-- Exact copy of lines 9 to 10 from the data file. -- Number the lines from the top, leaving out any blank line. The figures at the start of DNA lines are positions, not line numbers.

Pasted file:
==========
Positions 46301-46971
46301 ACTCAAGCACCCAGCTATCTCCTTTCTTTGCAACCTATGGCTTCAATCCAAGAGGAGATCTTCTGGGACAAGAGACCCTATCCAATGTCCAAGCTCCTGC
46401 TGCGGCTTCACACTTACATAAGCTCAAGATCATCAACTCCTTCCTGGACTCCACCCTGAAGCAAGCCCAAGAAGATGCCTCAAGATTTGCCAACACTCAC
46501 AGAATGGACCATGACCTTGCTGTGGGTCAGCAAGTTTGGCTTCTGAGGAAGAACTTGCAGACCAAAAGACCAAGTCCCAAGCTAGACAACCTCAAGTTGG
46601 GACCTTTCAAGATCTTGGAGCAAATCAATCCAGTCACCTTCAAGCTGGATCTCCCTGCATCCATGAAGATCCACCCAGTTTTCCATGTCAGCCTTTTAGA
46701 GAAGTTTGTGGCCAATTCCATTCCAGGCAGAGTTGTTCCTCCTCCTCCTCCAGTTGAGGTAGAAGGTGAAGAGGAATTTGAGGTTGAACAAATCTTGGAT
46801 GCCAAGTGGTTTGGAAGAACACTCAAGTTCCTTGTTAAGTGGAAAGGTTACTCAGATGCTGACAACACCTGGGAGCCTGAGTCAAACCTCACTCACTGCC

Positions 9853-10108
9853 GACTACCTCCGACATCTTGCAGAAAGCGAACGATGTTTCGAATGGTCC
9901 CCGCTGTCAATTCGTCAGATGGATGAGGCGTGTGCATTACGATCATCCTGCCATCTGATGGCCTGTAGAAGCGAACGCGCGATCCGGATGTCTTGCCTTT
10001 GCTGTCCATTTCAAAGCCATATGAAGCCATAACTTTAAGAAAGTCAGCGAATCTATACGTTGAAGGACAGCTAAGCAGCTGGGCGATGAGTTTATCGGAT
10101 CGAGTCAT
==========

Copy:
9853 GACTACCTCCGACATCTTGCAGAAAGCGAACGATGTTTCGAATGGTCC
9901 CCGCTGTCAATTCGTCAGATGGATGAGGCGTGTGCATTACGATCATCCTGCCATCTGATGGCCTGTAGAAGCGAACGCGCGATCCGGATGTCTTGCCTTT